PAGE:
Archive for the ‘Windows 7’ Category

Restart regularly in Windows 7.

Thursday, March 24th, 2011

As with all past Windows Versions restarting will clear up some common problems. Restart your PC at least once a week, especially if you use it a lot. Restarting a PC is a good way to clear out its memory and ensure that any errant processes and services that started running get shut down.

Restarting closes all the software running on your PC, not only the programs you see running on the taskbar, but also dozens of services that might have been started by various programs and never stopped. Restarting can fix mysterious performance problems when the exact cause is hard to pinpoint.

If you keep so many programs, e mail messages, and websites open that you think restarting is a hassle, that’s probably a sign you should restart your PC. The more things you have open and the longer you keep them running, the greater the chances your PC will bog down and eventually run low on memory.

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Turn off Visual Effects in Windows 7.

Monday, March 21st, 2011

As with all past versions of Windows if your PC is running slowly, you can speed it up by disabling some of its visual effects. It comes down to appearance versus performance. Would you rather have Windows run faster or look prettier? If your PC is fast enough, you don’t have to make this tradeoff, but if your computer is just barely powerful enough for Windows 7, it can be useful to scale back on the visual bells and whistles.

You can choose which visual effects to turn off, one by one, or you can let Windows choose for you. There are many visual effects you can control, such as the transparent glass look, the way menus open or close, and whether shadows are displayed.

To adjust all visual effects for best performance:

1. Open Performance Information and Tools by clicking the Start button, and then clicking Control Panel. In the search box, type Performance Information and Tools, and then, in the list of results, click Performance Information and Tools.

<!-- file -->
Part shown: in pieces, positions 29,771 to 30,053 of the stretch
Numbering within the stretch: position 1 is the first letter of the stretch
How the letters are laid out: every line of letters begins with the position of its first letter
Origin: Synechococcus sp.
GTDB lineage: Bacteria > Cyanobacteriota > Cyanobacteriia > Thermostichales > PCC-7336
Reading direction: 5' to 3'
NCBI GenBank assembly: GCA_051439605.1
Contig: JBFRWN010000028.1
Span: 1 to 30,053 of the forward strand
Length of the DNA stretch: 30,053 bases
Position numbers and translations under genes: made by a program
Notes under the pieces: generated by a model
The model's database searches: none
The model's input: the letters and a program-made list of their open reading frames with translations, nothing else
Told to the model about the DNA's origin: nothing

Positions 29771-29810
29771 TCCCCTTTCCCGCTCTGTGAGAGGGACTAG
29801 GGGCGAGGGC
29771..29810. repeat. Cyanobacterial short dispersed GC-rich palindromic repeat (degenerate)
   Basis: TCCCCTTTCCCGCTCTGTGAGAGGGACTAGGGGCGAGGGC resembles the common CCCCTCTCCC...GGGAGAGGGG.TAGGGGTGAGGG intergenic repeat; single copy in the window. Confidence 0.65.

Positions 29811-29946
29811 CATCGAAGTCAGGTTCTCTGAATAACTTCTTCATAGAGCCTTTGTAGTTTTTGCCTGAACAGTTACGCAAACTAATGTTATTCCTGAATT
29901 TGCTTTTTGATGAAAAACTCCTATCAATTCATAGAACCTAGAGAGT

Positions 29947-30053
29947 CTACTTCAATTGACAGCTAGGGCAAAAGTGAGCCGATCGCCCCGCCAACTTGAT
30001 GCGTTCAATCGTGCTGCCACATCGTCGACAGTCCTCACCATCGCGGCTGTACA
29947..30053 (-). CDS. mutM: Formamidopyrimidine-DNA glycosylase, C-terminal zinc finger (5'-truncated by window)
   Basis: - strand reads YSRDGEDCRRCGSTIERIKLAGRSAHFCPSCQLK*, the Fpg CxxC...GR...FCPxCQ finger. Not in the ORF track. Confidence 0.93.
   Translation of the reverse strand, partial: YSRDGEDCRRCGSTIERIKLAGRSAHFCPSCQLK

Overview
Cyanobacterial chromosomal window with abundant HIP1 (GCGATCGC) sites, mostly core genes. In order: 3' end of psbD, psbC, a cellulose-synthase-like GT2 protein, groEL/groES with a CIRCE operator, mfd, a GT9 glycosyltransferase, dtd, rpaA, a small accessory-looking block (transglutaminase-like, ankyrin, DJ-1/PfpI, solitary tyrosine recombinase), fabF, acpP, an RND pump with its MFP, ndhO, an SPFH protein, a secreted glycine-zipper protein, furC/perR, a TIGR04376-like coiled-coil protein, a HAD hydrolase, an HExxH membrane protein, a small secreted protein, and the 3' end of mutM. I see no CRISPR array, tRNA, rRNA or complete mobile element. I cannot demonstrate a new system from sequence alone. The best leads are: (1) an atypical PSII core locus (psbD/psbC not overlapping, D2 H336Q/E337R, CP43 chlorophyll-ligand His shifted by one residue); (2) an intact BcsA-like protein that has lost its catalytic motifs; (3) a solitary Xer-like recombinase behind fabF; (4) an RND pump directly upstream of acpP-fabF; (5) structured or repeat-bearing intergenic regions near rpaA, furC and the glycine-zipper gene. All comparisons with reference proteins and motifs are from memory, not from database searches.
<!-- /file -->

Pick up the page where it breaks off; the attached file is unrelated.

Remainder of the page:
2. Click Adjust visual effects. If you’re prompted for an administrator password or confirmation, type the password or provide confirmation.

3. Click the Visual Effects tab, click Adjust for best performance, and then click OK. (For a less drastic option, select Let Windows choose what’s best for my computer.)

These tutorials are a one-person effort. Please donate if you find them useful.



You Control which Files or Folders are Shared with your Homegroup.

Tuesday, March 8th, 2011

When you created or joined your homegroup, you selected the libraries you wanted to share with other people in the homegroup. Libraries are initially shared with Read access, which means that you can look at or listen to what’s in the library, but you can’t make changes to the files in it. You can adjust the level of access later, and you can exclude specific files and folders from sharing.

To prevent a library from being shared.
1. Open HomeGroup by clicking the Start button, clicking Control Panel, typing homegroup in the search box, and then clicking HomeGroup.
2. Clear the check box for each library you don’t want shared, and then click Save changes.

To prevent specific files or folders from being shared.
1. Click the Start button, and then click your user name.
2. Navigate to the file or folder you want to exclude from sharing, and then select it.
3. Do one of the following:

a. To prevent the file or folder from being shared with anyone, in the toolbar, click Share with, and then click Nobody.

b. To share the file or folder with some people but not others, in the toolbar, click Share with, click Specific people, select each person you want to share with, and then click Add. Click Share when you are finished.